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Author Topic: New Russian law lets city council fire their mayors  (Read 2090 times)

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New Russian law lets city council fire their mayors
« on: June 18, 2009, 09:22:26 AM »
The mayor of the historical town of Suzdal was dismissed Tuesday for "inactivity," becoming the second mayor to be fired under a new law that empowers local councils to oust mayors.

Suzdal city council members voted 13 to 2 in favor of dismissing Sergei Godunin for refusing to sign off on decisions approved by the council, Vesti-24 television reported. Godunin said he would challenge his dismissal and warned that his departure could "possibly lead to the collapse of the legislature," because no one would be able to sign laws until a new mayor was elected in October or next March.

Godunin is the second mayor to lose his job under the law, which came into force in April. The first was Ozyorsk Mayor Sergei Chernyshov, who was ousted on June 1 in a feud with the city council, residents and Chelyabinsk's governor. On Tuesday, however, an Ozyorsk court backed an appeal by Chernyshov and restored him as mayor.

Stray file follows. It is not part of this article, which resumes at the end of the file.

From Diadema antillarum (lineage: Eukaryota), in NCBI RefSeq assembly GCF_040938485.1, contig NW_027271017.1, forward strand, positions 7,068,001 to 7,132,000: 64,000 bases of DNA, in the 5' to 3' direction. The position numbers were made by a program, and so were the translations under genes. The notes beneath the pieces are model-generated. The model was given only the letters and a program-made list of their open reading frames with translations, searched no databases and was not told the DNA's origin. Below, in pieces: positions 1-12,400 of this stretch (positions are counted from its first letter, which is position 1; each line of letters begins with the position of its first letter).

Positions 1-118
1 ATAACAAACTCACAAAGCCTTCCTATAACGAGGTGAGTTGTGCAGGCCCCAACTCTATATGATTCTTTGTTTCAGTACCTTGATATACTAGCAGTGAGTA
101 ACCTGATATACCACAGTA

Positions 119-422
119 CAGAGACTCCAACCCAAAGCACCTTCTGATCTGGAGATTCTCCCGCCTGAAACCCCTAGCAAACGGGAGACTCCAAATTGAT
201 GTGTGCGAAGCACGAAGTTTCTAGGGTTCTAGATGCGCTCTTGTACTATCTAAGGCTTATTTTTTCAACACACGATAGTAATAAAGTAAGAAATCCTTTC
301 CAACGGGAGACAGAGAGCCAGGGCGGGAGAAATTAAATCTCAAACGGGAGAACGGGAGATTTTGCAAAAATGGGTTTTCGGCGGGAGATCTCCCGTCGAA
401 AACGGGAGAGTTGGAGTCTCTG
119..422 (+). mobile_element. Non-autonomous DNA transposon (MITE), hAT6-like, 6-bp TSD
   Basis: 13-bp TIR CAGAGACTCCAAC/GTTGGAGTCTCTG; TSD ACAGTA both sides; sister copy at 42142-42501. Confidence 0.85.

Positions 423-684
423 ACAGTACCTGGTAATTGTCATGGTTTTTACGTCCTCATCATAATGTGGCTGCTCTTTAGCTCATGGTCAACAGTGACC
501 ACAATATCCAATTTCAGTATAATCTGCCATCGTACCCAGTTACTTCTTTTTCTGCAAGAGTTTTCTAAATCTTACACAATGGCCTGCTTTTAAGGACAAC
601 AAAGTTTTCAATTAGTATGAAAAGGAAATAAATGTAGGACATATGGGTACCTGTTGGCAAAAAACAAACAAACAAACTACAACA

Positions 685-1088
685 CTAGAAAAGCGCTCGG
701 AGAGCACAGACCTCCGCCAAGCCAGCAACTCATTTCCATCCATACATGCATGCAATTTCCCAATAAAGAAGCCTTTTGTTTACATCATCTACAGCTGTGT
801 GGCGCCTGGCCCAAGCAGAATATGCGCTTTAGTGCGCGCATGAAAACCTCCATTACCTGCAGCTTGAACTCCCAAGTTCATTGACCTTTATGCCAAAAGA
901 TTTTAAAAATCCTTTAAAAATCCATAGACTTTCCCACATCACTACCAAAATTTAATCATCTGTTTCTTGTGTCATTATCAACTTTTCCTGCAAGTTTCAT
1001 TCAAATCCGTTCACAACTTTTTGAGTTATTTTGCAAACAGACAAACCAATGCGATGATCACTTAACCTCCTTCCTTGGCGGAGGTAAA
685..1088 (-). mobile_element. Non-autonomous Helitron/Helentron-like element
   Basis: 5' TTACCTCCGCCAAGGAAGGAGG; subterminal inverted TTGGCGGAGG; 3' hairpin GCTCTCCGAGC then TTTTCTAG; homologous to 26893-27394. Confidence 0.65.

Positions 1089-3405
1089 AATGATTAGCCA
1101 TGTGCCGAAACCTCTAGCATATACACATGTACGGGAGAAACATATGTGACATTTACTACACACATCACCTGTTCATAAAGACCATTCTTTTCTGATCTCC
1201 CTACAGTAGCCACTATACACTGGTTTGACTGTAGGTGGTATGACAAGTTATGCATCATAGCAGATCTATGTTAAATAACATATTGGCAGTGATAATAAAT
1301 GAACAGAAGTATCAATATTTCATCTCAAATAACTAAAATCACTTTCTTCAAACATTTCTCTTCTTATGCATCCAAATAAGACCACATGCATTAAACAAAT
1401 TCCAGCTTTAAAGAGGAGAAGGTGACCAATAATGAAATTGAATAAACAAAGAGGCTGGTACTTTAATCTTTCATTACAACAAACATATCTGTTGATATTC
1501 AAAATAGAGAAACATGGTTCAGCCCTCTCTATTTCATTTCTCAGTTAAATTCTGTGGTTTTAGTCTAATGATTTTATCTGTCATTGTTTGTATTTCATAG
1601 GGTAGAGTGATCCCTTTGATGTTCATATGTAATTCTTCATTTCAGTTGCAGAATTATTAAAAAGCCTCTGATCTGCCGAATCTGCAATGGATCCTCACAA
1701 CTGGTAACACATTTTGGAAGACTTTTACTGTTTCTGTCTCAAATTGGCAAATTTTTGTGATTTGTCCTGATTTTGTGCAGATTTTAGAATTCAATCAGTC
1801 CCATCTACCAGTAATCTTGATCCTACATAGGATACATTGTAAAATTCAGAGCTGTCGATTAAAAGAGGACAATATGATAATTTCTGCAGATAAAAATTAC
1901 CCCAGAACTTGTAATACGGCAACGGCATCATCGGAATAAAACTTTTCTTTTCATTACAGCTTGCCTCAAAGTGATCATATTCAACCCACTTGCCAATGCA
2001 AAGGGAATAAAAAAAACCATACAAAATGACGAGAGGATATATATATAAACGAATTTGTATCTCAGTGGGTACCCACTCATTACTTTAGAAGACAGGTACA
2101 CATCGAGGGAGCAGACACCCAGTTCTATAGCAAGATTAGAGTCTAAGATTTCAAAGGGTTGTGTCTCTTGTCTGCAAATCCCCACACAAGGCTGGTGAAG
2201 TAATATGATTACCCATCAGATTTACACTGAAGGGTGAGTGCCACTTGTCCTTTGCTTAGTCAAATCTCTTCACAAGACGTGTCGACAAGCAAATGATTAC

Under the law, which has been described by some political commentators as a Kremlin attack on one of the last remaining popularly elected executives positions, mayors can be fired for mismanaging finances, neglecting their duties for more than three months or losing the respect of council members.

A few years ago, President Putin was given power to fire regional governors if they were not performing to executive standards. From the outside it appears Russia law is not too concerned with a separation of executive and legislative branches of government viewed as checks and balance necessity in most western democracies.

 


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